Around midnight on June 17, Rosemary Faulk was asleep in her Tennessee home when her pup, Prissy, began to bark; Prissy was alerting her of a house fire. Faulk quickly picked up Prissy and began to look for her two other pets, a dog named Max and a cat named Wiggles. Faulk continued to search until she saw fire coming through her door. She and Prissy then headed outside to safety, reluctantly leaving Max and Wiggles inside.
Shortly after exiting her home, there was a huge explosion, which later was discovered to be caused by a vehicle inside the garage. From this explosion, the fire grew, engulfing the entire house in flames. While the Rutherford County Fire Rescue (RCFR) crew was unable to save Faulk’s home, their speedy actions salvaged several meaningful things, including her beloved dog Max. Wiggles ultimately succumbed to the smoke.
Max was unconscious when rescued by RCFR.
They found him, started CPR, and then applied a pet rescue breathing mask,” said Faulk. Max was then taken to a local animal hospital to recover. “We weren’t sure if he would make it, but miraculously he did.”
While the most common people to perform CPR in pets is a veterinary professional, CPR is being used more frequently in the broader community. Emergency response teams, like RCFR, are often finding themselves in situations of applying CPR to animals. Recognizing this need, the RCFR unit scheduled expert trainings with BluePearl’s board-certified criticalist, Kristen Datte, DVM, MS, DACVECC, to learn how to apply these skills to pets in need.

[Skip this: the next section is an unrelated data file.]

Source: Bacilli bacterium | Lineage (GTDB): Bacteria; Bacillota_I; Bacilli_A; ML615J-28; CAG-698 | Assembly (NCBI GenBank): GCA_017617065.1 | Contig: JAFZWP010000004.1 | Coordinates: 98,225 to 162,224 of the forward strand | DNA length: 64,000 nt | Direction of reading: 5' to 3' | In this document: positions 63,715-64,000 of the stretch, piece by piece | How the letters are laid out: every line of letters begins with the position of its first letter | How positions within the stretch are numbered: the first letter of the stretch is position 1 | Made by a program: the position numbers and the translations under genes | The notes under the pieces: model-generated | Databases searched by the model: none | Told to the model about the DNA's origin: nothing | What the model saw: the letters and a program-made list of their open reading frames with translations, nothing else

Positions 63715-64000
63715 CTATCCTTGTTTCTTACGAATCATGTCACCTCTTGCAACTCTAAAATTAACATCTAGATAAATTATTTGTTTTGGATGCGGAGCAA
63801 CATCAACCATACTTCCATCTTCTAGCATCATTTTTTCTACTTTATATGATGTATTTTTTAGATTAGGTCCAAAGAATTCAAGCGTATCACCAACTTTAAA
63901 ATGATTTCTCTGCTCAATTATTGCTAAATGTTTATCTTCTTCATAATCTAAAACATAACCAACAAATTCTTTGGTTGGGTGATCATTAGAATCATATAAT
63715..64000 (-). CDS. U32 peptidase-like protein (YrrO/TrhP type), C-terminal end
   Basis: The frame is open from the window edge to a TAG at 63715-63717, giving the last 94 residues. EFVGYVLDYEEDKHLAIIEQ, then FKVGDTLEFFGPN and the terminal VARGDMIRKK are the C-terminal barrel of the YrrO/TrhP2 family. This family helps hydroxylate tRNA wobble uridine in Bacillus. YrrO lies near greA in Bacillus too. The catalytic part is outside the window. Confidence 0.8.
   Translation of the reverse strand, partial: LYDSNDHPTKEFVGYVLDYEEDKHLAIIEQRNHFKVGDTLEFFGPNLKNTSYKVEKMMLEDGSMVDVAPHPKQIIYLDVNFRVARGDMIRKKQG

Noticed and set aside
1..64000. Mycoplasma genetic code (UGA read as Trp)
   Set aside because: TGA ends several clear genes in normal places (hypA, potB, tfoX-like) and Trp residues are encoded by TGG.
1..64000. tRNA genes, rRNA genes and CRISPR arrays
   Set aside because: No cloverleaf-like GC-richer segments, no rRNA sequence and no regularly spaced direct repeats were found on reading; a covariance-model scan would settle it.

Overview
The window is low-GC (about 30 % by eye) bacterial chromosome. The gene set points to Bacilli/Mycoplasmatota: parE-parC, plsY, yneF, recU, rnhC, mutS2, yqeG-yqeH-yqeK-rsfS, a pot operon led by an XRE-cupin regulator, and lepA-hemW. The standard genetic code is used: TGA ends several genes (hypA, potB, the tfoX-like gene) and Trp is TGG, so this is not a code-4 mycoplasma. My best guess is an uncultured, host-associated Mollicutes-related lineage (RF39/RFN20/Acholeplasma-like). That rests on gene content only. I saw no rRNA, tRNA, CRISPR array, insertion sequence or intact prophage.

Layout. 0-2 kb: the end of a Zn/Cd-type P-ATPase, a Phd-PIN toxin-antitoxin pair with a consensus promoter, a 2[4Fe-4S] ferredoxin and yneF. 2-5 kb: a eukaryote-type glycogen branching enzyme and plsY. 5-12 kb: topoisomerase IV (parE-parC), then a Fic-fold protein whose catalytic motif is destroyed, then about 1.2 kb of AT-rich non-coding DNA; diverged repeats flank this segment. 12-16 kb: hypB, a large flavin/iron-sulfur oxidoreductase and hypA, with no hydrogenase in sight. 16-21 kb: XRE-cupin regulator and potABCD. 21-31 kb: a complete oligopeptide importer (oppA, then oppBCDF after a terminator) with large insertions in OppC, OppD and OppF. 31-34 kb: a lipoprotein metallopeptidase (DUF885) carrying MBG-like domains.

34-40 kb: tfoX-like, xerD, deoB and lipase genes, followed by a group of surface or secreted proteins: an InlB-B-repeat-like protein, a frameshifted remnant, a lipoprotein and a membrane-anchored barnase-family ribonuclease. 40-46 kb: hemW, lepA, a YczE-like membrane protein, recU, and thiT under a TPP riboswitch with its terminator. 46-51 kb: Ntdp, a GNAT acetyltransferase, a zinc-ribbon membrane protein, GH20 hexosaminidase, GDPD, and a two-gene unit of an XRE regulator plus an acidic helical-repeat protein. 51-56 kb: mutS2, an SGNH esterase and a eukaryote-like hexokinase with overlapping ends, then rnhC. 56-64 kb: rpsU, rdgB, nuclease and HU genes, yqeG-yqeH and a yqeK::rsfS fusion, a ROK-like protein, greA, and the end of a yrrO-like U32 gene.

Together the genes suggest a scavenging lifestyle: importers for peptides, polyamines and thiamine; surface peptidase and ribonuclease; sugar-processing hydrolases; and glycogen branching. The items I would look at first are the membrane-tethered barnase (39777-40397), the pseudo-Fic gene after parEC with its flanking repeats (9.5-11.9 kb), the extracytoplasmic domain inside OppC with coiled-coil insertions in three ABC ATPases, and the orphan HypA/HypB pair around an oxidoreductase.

The huge importance of CPR training extends past human use and into our pet population. Just like in human CPR, quick thinking and performing resuscitation efforts can save the lives of pets,” remarked Dr. Datte. “While we all hope that these skills are not often needed, this skilled group of rescuers successfully applied their knowledge to this pet. Rutherford County is lucky to have such dedicated rescuers of both the human and the pet population.”
Thanks to the swift actions of the RCFR and BluePearl CPR trainings, Max is alive and doing well.
We have a saying in the fire service that ‘training saves lives,’” said RCFR Fire Chief Larry Farley. “This is not limited to human life,” he continued. “Partnering with Dr. Datte to learn proper techniques for pet CPR allowed us to place another important life-saving tool into our toolbox. Pet owners view their animals as family members and many of us at RCFR are animal lovers as well. We are proud to be equipped with the knowledge and tools that can enable us to potentially save someone’s fur-family member and increase the probability for positive outcomes like Rosemary’s.”
Faulk is appreciative of the superb job these firefighters did in saving several of her home’s items and her sweet Max.
I was so proud of their compassion toward me and Max. They truly went above and beyond their call of duty,” she said.
How a CPR Course Changed One Dog’s Fate